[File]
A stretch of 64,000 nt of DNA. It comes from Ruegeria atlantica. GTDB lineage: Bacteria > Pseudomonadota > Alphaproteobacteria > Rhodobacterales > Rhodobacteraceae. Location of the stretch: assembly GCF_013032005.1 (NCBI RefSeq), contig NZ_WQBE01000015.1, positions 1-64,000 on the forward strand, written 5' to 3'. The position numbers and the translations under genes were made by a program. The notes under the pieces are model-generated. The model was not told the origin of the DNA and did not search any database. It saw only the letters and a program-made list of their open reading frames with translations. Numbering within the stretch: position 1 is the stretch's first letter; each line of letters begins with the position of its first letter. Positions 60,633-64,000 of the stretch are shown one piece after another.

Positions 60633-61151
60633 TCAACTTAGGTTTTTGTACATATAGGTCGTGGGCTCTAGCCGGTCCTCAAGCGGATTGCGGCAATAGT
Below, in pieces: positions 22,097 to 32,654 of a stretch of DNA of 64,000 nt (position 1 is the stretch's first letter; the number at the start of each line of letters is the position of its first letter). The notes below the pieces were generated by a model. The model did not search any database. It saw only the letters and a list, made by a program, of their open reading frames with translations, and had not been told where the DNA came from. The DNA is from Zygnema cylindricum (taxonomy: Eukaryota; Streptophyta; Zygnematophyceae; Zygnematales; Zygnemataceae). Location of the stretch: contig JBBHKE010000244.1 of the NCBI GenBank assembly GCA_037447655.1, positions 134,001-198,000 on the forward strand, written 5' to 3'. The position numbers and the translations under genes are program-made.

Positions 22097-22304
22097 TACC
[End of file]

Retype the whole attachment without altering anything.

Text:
A stretch of 64,000 nt of DNA. It comes from Ruegeria atlantica. GTDB lineage: Bacteria > Pseudomonadota > Alphaproteobacteria > Rhodobacterales > Rhodobacteraceae. Location of the stretch: assembly GCF_013032005.1 (NCBI RefSeq), contig NZ_WQBE01000015.1, positions 1-64,000 on the forward strand, written 5' to 3'. The position numbers and the translations under genes were made by a program. The notes under the pieces are model-generated. The model was not told the origin of the DNA and did not search any database. It saw only the letters and a program-made list of their open reading frames with translations. Numbering within the stretch: position 1 is the stretch's first letter; each line of letters begins with the position of its first letter. Positions 60,633-64,000 of the stretch are shown one piece after another.

Positions 60633-61151
60633 TCAACTTAGGTTTTTGTACATATAGGTCGTGGGCTCTAGCCGGTCCTCAAGCGGATTGCGGCAATAGT
Below, in pieces: positions 22,097 to 32,654 of a stretch of DNA of 64,000 nt (position 1 is the stretch's first letter; the number at the start of each line of letters is the position of its first letter). The notes below the pieces were generated by a model. The model did not search any database. It saw only the letters and a list, made by a program, of their open reading frames with translations, and had not been told where the DNA came from. The DNA is from Zygnema cylindricum (taxonomy: Eukaryota; Streptophyta; Zygnematophyceae; Zygnematales; Zygnemataceae). Location of the stretch: contig JBBHKE010000244.1 of the NCBI GenBank assembly GCA_037447655.1, positions 134,001-198,000 on the forward strand, written 5' to 3'. The position numbers and the translations under genes are program-made.

Positions 22097-22304
22097 TACC